When you just really want a couple of pots of home made jam, this easy mixed berry jam is perfect. Using frozen berries makes it means you can make it at any time of the year. This recipe is perfect for the beginner jam maker.
Mixed Berry Jam
My mixed berry jam, also known as jumble berry jam, is probably one of my favourite jams, richly coloured and packed full of intense rich berry flavours.
This small batch jam is ideal for a last-minute gift as it doesn’t take long to cook, doesn’t need any specialized equipment and, with the frozen berries, doesn’t need a trip to the store to find premium ingredients.
I find that small-batch preserving is perfect for a rainy-day family activity. Children can help with the weighing of ingredients, read the jam thermometer, check the jars are sealed (once they have cooled), and make the labels.
Once made, everyone can tuck into fresh mixed berry jam on toast, crumpets, hot cross buns (we keep some in the freezer after Easter), or scones as a delicious end to a family afternoon in the kitchen.
Be warned that jam making is addictive and once you start you won’t be able to stop at just once batch!
Using Frozen Mixed Berries
The secret to this jam recipe is a packet of frozen mixed berries. We always keep a bag in the freezer – I add them to overnight oats and smoothies, pies and crumbles or make a quick compote from them.
One 600g packet of berries, with sugar and lemon juice will make about 800g of jam, which is three small jars or about 3 cups.
Mixed bags of frozen berries are available year round in the freezer section of the supermarket – for the best results and that intensely fruity flavour, use a mixture that includes red and blackcurrants. These fruits have higher levels of pectin than other berries, making it easier to get the jam to set.
I’ve made this jam with several different berry mixes containing some or all of strawberries, blueberries, raspberries and red and blackcurrants.
Flora Original – now 100% plant based
Enjoy your freshly made jam on homemade bread (we have so many recipes choose from – sourdough to a basic loaf), spread with Flora Original.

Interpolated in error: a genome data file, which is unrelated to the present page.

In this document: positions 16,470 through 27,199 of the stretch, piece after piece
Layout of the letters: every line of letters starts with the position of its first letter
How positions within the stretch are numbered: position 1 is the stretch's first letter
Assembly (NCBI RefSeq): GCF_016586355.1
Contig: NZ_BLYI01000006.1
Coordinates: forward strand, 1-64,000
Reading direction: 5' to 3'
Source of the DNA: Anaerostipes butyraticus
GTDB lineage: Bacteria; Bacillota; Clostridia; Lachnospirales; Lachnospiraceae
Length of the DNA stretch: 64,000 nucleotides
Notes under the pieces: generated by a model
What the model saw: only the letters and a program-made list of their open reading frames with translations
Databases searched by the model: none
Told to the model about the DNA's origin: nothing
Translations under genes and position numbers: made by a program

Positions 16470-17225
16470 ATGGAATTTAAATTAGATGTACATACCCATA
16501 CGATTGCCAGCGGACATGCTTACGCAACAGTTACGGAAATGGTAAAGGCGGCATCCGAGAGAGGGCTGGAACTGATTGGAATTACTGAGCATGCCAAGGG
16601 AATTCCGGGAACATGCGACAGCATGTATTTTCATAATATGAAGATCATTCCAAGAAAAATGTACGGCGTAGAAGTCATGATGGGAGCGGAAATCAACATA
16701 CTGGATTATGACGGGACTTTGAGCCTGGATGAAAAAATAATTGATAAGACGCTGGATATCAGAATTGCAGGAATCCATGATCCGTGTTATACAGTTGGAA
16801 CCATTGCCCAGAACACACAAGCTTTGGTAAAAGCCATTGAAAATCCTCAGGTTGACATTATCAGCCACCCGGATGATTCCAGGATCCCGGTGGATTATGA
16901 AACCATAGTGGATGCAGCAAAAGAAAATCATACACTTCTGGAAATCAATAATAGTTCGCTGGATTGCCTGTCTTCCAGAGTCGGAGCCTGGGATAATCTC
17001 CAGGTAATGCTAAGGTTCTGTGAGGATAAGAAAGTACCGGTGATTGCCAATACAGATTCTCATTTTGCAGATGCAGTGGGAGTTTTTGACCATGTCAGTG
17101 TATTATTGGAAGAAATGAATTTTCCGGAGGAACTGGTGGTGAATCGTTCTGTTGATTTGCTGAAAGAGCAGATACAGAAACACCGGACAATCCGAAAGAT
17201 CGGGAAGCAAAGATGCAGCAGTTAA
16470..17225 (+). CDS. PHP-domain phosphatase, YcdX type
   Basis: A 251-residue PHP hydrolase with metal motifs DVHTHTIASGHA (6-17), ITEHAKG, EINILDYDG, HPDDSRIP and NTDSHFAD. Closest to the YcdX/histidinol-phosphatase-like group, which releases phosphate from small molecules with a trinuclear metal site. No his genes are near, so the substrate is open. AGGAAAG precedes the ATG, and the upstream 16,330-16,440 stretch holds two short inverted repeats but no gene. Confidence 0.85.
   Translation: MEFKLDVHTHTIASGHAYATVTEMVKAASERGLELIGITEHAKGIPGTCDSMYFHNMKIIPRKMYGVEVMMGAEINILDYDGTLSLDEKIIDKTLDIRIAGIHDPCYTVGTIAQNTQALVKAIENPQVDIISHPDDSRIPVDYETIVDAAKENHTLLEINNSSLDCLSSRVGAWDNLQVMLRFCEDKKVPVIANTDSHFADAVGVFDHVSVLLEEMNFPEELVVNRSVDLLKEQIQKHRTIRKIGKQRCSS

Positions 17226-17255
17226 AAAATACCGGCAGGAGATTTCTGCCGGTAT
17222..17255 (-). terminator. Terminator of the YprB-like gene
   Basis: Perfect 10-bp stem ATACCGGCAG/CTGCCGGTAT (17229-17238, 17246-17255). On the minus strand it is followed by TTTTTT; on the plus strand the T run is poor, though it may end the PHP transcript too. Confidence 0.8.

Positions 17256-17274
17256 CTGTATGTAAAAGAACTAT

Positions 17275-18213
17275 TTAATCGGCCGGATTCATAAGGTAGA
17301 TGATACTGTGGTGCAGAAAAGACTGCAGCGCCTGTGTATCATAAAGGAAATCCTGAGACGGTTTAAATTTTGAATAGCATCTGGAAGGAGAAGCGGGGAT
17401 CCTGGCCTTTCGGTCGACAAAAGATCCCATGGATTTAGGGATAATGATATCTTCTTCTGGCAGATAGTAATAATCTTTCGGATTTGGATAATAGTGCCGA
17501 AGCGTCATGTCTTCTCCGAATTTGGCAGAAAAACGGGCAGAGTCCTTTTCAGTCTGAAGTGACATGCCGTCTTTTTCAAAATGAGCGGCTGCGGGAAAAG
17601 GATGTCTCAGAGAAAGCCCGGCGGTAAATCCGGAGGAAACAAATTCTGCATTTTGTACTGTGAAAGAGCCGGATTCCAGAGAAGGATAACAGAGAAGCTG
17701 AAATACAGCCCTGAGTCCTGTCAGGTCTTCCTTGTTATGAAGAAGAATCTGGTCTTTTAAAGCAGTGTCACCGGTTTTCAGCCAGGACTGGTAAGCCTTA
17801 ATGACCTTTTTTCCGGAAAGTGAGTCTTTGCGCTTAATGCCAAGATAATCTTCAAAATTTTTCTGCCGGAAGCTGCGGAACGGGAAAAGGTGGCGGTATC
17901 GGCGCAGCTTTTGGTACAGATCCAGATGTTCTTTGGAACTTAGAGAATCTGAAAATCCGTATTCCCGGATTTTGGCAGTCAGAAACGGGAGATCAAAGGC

Flora Original, which was first made back in 1964, is now 100% plant based. It is therefore suitable for vegans, or those wanting to avoid dairy. With no preservatives, artificial colours or flavours, and also rich in omega-3, it is ideal to spread on toast, or to use in your favourite bakes, cakes and savoury dishes.
I’m going to be working with Flora this year bringing you plant based recipes using the new 100% plant based Flora Original.
How Do I Make Frozen Berry Jam?
Step One – Throw the berries into a saucepan and cut any of the larger strawberries and blackberries in half.
Step Two – Add the sugar and lemon juice. Stir in and allow to defrost.
Step Three – As the berries defrost, the sugar will draw out the juice and you will have a lovely dark purple syrup in the pan. It is best to do this overnight. Alternatively, heat the berry and sugar mixture on the lowest setting. I have a gas hob, so I usually use a diffuser ring.
Step Four – Once the sugar has dissolved, you’re ready turn up the heat to cook and make the jam set. Pop your jars into the oven to warm at this point, and heat the jam on a high heat to boiling point. Once the jam has reached a rolling boil, start testing to see if it has reached the setting point.
3 Ways of Testing Jam Setting Point
The more jams you make, the easier it will be to accurately gauge the setting point. With time, you will know when you are there just by the appearance of the bubbling jam.